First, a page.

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I’m back…and I’m thinking you look tired…

March 20, 2013

You may have noticed I have been gone for awhile…let’s just say I took a nice long nap…and now I’m back!

lioness

The past several months have been hair raisingly wild for me. And I mean that in both a good way and a scary way. The future looks bright and I have lots to share with you going forward!

And what better place to begin the conversation again than here in Denver, Colorado at AONE2013!

So let’s get to it: “Hot off the presses!”

DENVER, March 20, 2013 — A new survey titled “Nurse Staffing Strategy”, commissioned by Kronos Incorporated and conducted by HealthLeaders Media, revealed that nurse fatigue is pervasive in the healthcare industry and may negatively impact quality care delivery, patient and employee satisfaction, and operational costs. Sixty-nine percent of healthcare professionals surveyed said that fatigue had caused them to feel concern over their ability to perform during work hours. Even more alarmingly, nearly 65 percent of participants reported they had almost made an error at work because of fatigue and more than 27 percent acknowledged that they had actually made an error resulting from fatigue.

News Facts
The “Nurse Staffing Strategy” survey showed that current scheduling processes in hospitals are largely manual — which can result in inefficient scheduling processes, a lack of visibility into the larger staff scheduling picture, little or no alerts to compliance with staffing policies or regulatory requirements — leading to extremely high levels of fatigue and absenteeism that can be disruptive to operations.

The majority of survey respondents either considered current staffing levels as inadequate (39 percent) or unsatisfactory (38 percent). Thirty-four percent said they use manual processes such as whiteboard and paper and more than 20 percent use basic programs such as online calendars and Excel to schedule. Only 28 percent stated that they have the ability to self schedule.
Fifty-seven percent noted that they had witnessed inequitably distributed workloads in the last 12 months and 54 percent had personally experienced an excessive workload. Seventy-eight percent of respondents said they currently use 12-hour shifts within their organization.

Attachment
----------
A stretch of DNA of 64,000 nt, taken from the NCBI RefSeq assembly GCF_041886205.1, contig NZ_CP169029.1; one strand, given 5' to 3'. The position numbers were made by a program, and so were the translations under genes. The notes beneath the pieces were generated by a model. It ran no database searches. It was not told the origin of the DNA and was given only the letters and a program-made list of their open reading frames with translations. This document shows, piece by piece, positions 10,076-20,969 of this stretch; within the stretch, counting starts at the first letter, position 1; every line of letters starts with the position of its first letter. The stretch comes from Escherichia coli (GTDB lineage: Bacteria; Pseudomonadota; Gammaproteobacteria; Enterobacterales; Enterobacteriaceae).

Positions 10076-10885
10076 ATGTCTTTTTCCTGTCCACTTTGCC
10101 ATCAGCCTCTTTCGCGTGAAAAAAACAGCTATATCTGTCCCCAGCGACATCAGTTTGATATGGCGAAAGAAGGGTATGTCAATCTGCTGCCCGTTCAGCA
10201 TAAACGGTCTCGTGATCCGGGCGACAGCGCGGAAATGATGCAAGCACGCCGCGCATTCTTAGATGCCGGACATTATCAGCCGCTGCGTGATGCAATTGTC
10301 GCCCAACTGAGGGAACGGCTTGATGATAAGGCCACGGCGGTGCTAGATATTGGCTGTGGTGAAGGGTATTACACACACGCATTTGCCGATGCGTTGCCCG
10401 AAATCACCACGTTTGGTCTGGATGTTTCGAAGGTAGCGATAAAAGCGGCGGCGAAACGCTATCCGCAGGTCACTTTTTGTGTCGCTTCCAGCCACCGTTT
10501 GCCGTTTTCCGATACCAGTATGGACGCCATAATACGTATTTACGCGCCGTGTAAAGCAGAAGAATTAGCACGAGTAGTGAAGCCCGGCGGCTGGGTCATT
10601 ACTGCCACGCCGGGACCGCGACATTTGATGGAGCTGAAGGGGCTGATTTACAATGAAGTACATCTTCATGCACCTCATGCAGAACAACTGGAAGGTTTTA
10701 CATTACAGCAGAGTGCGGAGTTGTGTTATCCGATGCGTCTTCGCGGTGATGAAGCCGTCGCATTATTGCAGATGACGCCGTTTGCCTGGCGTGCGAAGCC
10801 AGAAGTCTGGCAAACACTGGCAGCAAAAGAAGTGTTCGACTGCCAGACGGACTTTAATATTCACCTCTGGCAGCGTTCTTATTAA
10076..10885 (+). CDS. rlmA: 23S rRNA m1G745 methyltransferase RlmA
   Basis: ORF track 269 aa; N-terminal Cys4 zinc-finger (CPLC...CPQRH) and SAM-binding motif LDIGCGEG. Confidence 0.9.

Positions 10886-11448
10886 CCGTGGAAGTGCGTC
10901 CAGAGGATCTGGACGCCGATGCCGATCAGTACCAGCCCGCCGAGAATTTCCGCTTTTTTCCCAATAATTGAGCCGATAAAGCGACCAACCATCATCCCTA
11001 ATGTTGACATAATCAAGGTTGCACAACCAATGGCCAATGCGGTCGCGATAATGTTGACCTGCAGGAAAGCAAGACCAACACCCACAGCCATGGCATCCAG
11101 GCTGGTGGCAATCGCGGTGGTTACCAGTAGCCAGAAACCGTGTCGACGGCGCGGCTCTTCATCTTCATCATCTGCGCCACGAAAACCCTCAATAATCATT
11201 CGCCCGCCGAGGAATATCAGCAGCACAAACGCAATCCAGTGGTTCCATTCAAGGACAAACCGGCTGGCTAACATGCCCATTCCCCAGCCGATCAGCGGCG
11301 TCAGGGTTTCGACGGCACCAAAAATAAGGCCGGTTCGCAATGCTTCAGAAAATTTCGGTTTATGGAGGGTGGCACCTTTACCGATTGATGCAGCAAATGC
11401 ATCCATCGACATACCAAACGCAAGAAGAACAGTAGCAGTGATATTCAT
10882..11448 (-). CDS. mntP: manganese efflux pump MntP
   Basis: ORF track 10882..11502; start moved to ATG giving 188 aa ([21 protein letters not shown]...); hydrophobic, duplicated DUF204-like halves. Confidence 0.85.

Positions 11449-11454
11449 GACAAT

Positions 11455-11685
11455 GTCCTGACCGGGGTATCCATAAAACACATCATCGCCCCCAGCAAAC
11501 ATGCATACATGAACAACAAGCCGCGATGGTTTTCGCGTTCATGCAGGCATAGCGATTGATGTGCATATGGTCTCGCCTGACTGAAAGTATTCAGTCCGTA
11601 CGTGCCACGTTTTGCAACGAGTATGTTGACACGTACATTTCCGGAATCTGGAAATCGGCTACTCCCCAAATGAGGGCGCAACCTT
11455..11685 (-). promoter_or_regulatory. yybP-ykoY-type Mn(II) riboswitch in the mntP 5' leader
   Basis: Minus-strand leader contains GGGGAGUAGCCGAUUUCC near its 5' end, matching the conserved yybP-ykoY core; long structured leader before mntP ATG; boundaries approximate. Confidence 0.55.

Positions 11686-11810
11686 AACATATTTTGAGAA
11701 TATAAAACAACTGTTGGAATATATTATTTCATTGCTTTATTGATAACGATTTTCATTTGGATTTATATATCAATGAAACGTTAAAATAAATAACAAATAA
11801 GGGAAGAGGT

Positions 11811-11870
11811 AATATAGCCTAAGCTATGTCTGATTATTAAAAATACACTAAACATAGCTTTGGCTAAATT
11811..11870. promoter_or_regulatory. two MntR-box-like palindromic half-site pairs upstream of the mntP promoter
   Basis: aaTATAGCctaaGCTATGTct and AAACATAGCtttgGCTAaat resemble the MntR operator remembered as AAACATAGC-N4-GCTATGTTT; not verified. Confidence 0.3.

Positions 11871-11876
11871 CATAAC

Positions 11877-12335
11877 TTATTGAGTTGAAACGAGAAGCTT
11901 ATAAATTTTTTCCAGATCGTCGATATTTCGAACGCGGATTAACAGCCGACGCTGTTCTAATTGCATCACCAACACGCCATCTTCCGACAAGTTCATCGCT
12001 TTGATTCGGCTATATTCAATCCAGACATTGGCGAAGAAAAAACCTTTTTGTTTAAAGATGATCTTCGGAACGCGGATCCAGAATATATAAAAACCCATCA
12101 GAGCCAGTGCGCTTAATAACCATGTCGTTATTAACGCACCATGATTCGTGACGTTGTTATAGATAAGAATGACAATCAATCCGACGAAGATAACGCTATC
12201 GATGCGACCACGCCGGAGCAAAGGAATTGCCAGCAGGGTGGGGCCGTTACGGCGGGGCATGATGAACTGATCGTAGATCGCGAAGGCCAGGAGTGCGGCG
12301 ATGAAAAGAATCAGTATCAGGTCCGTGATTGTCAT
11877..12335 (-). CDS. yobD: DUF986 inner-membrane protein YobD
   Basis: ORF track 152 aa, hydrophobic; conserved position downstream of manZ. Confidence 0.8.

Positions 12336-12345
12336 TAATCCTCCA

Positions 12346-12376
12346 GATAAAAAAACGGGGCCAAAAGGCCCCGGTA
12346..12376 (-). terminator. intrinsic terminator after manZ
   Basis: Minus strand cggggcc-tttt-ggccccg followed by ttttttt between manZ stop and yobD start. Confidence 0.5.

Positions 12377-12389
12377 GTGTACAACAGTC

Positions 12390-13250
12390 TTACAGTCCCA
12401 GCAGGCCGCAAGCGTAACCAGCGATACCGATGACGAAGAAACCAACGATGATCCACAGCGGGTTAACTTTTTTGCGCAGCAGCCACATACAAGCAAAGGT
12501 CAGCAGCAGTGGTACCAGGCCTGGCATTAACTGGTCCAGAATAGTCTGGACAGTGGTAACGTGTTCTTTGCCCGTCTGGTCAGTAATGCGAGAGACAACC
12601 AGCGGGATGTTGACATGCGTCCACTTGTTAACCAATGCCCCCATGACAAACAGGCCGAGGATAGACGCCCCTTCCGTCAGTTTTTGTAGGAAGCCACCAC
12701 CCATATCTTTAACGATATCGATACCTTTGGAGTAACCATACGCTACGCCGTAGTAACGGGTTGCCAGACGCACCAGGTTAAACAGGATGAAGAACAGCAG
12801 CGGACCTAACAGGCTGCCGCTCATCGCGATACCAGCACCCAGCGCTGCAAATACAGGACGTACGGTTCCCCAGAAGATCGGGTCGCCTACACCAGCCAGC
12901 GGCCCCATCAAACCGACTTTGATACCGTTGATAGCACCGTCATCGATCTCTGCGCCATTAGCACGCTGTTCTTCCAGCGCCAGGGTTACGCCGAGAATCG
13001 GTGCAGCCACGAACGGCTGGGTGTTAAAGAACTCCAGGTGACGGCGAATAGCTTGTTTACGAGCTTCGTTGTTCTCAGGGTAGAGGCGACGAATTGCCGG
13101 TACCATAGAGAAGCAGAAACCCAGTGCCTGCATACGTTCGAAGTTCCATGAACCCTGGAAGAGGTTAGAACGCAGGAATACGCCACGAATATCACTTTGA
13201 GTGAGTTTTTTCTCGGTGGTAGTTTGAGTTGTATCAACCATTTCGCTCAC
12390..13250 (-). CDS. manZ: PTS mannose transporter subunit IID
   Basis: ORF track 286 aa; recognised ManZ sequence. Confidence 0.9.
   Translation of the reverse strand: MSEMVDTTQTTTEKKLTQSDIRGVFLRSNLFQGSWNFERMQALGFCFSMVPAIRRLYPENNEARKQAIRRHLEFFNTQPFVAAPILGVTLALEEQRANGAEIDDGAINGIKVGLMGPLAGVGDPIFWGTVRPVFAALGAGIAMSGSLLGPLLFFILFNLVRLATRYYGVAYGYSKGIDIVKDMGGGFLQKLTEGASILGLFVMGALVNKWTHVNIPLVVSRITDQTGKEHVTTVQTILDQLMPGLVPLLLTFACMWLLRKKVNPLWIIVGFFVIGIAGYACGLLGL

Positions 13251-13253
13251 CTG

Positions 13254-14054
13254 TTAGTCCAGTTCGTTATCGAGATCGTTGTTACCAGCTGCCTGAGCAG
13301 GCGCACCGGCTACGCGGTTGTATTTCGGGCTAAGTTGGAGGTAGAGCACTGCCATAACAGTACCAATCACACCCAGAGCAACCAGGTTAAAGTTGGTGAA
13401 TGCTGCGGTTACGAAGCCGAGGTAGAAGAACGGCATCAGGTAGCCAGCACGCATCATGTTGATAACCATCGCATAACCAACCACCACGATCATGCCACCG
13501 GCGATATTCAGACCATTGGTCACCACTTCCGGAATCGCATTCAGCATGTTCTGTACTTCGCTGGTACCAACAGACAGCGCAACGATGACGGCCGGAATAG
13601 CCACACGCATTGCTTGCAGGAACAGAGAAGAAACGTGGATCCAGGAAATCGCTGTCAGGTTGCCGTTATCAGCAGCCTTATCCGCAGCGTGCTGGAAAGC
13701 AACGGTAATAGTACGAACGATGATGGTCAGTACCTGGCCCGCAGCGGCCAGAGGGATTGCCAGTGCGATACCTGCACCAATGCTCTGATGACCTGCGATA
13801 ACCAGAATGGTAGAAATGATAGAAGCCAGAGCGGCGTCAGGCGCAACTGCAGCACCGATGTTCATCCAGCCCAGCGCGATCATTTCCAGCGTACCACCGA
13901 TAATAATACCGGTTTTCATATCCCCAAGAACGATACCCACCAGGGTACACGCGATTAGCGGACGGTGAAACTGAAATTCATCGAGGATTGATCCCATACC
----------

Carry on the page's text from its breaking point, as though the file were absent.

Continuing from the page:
Ninety-six percent reported having felt tired at the start of their shift and more than 92 percent while driving home after working their shift, both of which may negatively impact patient care and employee safety.
Sixty-three percent of respondents agreed that nurse vacancies impact scheduling and staffing overtime more often than anticipated during a payroll cycle. Despite the fact that 79 percent said that they monitor key performance metrics for overtime, absenteeism, rest periods taken, and deviations between scheduled and actual hours worked, it is often after the payroll cycle and therefore not preventable.
Also, according to the survey, the majority of organizations have policies to regulate shift length, overtime, and on-call shifts. But more than 56 percent neglect policies requiring rest periods and nearly 65 percent have no policy on cumulative days of extended shifts.
Without a centralized, automated scheduling system, it is nearly impossible to proactively handle staffing vacancies in an optimized, cost-effective manner. Kronos offers the market’s most advanced, clinically focused workforce management suite that helps align labor with anticipated demand while consistently adhering to all organizational and regulatory scheduling policies. Supporting the premise that there is no such thing as a static schedule, Kronos offers paperless workflow, mobile applications, and self service to more effectively manage the modern workforce.

I’m thinking it’s Time to Care!

Susan

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